Here comes Santa Péladeau.

Have Quebec’s little péquistes been good boys and girls this year? Has Santa Claus ever got a treat for them! While you almost wet your pants laughing at Pierre-Karl Péladeau’s news conference with Pauline Marois early in 2014, what can you do when the irrepressible PKP really does decide he wants to run the Parti Québécois?

If he runs that political party the same way he has run his father’s printing and publishing empire, the PQ will become the P Gone. If anyone asks you how you get to have as many millions as PKP, you answer that you start with a lot more millions your daddy left you.

The one thing that we always respected about René Lévesque’s Parti Québécois was that it was a left-of-centre, socially responsible party. At least it was while Lévesque was alive. The one thing we can assure you about the scion of the Péladeau fortune is that he is no social democrat. If anything, he is probably to the political right of Stephen Harper. He has no time for unions and was never a very warm and fuzzy employer.

You have to admit that the PQ have come down a steep and rocky hill through the leadership of first Jacques Parizeau, then Lucien Bouchard, Bernard Landry and André Boisclair. None achieved the party’s primary purpose. And then Pauline Marois did not so much defeat Jean Charest to become a PQ Premier as she was just there when the voters turned him out of office.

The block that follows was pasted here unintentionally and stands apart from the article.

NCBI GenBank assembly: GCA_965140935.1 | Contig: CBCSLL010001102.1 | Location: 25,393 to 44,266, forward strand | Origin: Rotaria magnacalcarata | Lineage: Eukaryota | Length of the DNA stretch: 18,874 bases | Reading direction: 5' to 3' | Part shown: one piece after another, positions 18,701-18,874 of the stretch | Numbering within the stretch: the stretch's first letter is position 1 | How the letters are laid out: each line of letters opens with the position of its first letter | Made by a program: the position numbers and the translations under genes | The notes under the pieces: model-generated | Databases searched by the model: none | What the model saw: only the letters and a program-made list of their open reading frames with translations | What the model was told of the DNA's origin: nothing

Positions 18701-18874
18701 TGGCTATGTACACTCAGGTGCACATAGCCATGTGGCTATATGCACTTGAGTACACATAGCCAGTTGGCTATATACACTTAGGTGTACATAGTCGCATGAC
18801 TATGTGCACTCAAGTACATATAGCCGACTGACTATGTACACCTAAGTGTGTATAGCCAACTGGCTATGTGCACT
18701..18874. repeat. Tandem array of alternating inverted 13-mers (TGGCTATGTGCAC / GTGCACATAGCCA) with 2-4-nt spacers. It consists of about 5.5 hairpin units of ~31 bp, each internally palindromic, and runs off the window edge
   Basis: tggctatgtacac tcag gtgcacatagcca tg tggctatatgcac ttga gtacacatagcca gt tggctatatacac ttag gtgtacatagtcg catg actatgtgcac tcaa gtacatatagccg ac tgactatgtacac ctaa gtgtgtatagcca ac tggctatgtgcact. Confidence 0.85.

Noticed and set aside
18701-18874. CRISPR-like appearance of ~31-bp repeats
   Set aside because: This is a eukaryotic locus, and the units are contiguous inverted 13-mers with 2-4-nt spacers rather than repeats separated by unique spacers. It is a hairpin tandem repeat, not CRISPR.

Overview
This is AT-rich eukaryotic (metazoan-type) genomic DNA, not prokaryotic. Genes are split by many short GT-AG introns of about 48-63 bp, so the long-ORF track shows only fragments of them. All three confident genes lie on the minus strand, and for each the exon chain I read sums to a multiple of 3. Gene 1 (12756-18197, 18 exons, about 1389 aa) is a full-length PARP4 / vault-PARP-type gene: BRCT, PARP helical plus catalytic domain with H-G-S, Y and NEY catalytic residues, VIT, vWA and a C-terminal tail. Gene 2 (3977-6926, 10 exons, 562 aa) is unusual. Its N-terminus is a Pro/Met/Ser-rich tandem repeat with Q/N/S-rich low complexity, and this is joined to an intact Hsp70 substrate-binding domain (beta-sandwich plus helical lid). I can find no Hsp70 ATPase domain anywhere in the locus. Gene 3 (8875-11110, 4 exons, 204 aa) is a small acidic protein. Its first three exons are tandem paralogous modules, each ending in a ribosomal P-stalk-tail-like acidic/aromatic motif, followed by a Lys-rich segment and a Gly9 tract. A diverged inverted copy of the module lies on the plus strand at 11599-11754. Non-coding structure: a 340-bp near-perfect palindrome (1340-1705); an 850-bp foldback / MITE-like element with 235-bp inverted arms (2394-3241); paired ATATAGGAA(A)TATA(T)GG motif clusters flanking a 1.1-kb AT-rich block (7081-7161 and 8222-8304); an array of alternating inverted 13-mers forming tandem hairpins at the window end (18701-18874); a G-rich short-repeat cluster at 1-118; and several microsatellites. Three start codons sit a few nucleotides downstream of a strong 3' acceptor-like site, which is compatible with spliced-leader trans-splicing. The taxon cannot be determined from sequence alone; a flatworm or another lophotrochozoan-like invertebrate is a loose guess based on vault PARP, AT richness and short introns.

But times have changed in Quebec. The PQ is but a shadow of its former strength. The party of René Lévesque has splintered back to its opposing factions. And with a leader such as Péladeau, the PQ could not form a decent fire department let alone a government.

Megalomania is not a substitute for leadership. Péladeau is not the little engine who thought he could. If he really wants to have his own country, he should take what is left of his papa’s money and buy an uninhabited Pacific atoll.

What is bad about this situation is that Péladeau still owns the dominant news media in Quebec. As poorly as we might regard Le Journal de Montréal and Le Journal de Québec, they are dominant print media and TVA is the elephant among the television media.

And what makes you think Péladeau wants to fight fair?


Copyright 2014 © Peter Lowry

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